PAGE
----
NBA Playoff Recap -
Tuesday, May 5
Orlando-Boston and Houston-Lakers show signs of being long series. The NBA's other two conference semifinals, which were contested on Tuesday night, have all the markings of mercifully quick confrontations. On a Cinco de Mayo that was free of drama, the Cleveland Cavaliers and Denver Nuggets delivered the kinds of beatdowns that aren't easy to forget... especially for the men on the losing side of the divide.
The night began in Cleveland, as the Cavaliers celebrated LeBron James's MVP award by smothering the Atlanta Hawks in the second half, en route to a 99-72 win and a 1-0 series lead. Yes, James posted 34 points and 10 boards in a typically dominating display, but the real story behind the Cavs' runaway was the defense of the Eastern Conference's No. 1 seed. Atlanta played valiantly for two and a half quarters, staying within single digits at 64-56 with 5:30 left in the third quarter. That's when King James's Court became a royal pain for Mike Woodson's men. Over the next eight minutes of game time, Cleveland held the Hawks to just 5 points, which allowed Mike Brown's bunch to take an 82-61 lead at the 9:30 mark of the fourth quarter. All in all, Atlanta scored just 16 points in the final 17:30 of regulation time, a tribute to a ballhawking defense that was anything but Cavalier. Cleveland forced 17 turnovers and out-rebounded the Hawks by eight (41-33), which allowed the home team to earn 15 more shot attempts. Basketball is a game of possessions, and on Tuesday, Cleveland owned a lot more of them. With LeBron James in the equation, that's part of a recipe for an easy win, which is exactly what the Cavs claimed. Game 2 is Thursday night at Quicken Loans Arena on ESPN.
The night's second game came in Denver, where the Nuggets and Mavericks staged a Game 2 replay of Sunday's Game 1. George Karl's team used a big fourth-quarter run to dump Dallas, 117-105, and take a 2-0 series lead to Texas. On Sunday, this West semifinal started with Denver busting open a tight game early in the fourth quarter with a 15-2 spurt. Up 82-80 with 11:07 in Game 1, the Nuggets found themselves with a 97-82 advantage at the 5:52 mark of regulation. A little more than 50 hours later, Game 2 would involve a nearly identical scenario.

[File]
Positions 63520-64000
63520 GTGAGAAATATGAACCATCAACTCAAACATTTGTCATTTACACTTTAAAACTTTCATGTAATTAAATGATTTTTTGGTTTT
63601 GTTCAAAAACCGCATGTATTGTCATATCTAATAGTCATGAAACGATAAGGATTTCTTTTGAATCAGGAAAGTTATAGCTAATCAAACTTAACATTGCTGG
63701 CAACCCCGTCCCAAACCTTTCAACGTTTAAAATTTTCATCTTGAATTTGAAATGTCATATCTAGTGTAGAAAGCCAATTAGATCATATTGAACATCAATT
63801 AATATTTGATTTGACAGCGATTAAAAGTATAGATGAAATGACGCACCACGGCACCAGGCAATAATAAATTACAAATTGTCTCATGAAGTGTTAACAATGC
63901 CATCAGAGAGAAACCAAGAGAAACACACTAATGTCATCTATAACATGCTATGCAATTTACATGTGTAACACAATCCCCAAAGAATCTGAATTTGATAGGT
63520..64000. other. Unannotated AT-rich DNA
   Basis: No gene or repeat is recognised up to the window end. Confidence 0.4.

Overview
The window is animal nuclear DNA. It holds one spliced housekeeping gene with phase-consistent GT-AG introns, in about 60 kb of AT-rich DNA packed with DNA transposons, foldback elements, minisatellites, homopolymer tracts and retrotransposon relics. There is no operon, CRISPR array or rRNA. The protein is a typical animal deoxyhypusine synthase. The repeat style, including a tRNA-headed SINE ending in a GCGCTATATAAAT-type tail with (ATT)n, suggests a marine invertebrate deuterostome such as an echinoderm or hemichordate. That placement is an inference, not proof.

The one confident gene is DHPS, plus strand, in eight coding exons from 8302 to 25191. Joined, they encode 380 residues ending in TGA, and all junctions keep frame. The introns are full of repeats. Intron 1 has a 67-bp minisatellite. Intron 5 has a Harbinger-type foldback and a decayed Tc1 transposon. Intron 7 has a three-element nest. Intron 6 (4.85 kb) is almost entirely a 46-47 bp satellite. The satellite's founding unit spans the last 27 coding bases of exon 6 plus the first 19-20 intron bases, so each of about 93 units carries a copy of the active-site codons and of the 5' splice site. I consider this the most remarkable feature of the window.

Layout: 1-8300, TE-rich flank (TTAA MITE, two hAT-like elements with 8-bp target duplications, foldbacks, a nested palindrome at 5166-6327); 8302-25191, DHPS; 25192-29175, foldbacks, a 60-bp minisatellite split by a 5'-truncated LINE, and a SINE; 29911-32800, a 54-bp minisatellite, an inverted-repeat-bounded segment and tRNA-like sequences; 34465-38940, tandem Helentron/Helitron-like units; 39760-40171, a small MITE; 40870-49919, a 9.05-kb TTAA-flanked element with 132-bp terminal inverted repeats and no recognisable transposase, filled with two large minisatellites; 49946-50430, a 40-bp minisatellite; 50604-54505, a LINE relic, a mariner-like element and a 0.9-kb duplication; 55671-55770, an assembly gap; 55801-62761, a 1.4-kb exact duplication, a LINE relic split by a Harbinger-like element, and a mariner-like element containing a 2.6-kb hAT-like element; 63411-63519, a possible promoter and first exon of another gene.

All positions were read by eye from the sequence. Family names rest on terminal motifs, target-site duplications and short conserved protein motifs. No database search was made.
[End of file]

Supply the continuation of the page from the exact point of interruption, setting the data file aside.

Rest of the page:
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Even as Rick Carlisle's sixth-seeded squad lost Josh Howard to an ankle injury (suffered in the first quarter), the Mavs stayed quite close to the Nuggets through three quarters, trailing by a mere three points (86-83) heading into the final period. For the second straight game, the outcome was very much in doubt as the fourth quarter arrived. Such a reality should normally comfort the road team in any playoff series, because the art of stealing road games is based on remaining competitive and reducing a game to a few precious possessions at the very end of regulation. In this series, however, the Mavs have tumbled at the end of the backstretch, failing to make the final minutes meaningful.
Game 2 got away from Dallas in the first half of the fourth quarter, just like Game 1. If Sunday's series opener brought about a decisive 15-2 fourth-quarter run for the Nuggets, the West's No. 2 seed did even better on Tuesday from a strict numerical standpoint. With Nene and Carmelo Anthony scoring every point, the Nuggets produced a 16-2 tsunami that created a 102-85 cushion with 6:10 remaining in the game. With superior lock-down defense, ample energy, and various contributors, the Nuggets wore down Dallas and made the Mavs look very limited on the floor. While Dirk Nowitzki (35 points) and Jason Terry (21 points) were the only players who showed up for Dallas, the dynamos from Denver had several productive performances from their lineup. Nene and Anthony popped in 25 points apiece, while J.R. Smith poured in 21 off the bench and Chauncey Billups added 18 (plus 8 assists as well). Kenyon Martin threw in 12 more points for the Nuggets, and defensive stopper Chris Andersen tallied 8 points and snagged 9 rebounds for the victors.
In an eerie turnabout from the previous round, the Mavericks are finding themselves in the position of the San Antonio Spurs, the team Dallas dismissed just a week ago. The Spurs--who lost Manu Ginobili due to injury--could only offer Tony Parker and Tim Duncan in a feeble attempt to combat a deeper, hungrier, more energetic Dallas team. Now, it's the Mavs themselves who are playing what feels like 2-on-5 basketball. Nowitzki and Terry are terrific players, but it's the Nuggets who have a complete team and far more resources--physically, mentally and tactically--when the fourth quarter rolls around. Game 3 is Saturday in Dallas, where the Mavericks will have to find a way to get Josh Howard healthy and hold the Nuggets to 90 points or fewer.
By Matt Zemek
Pro-Basketball Fans staff-writer
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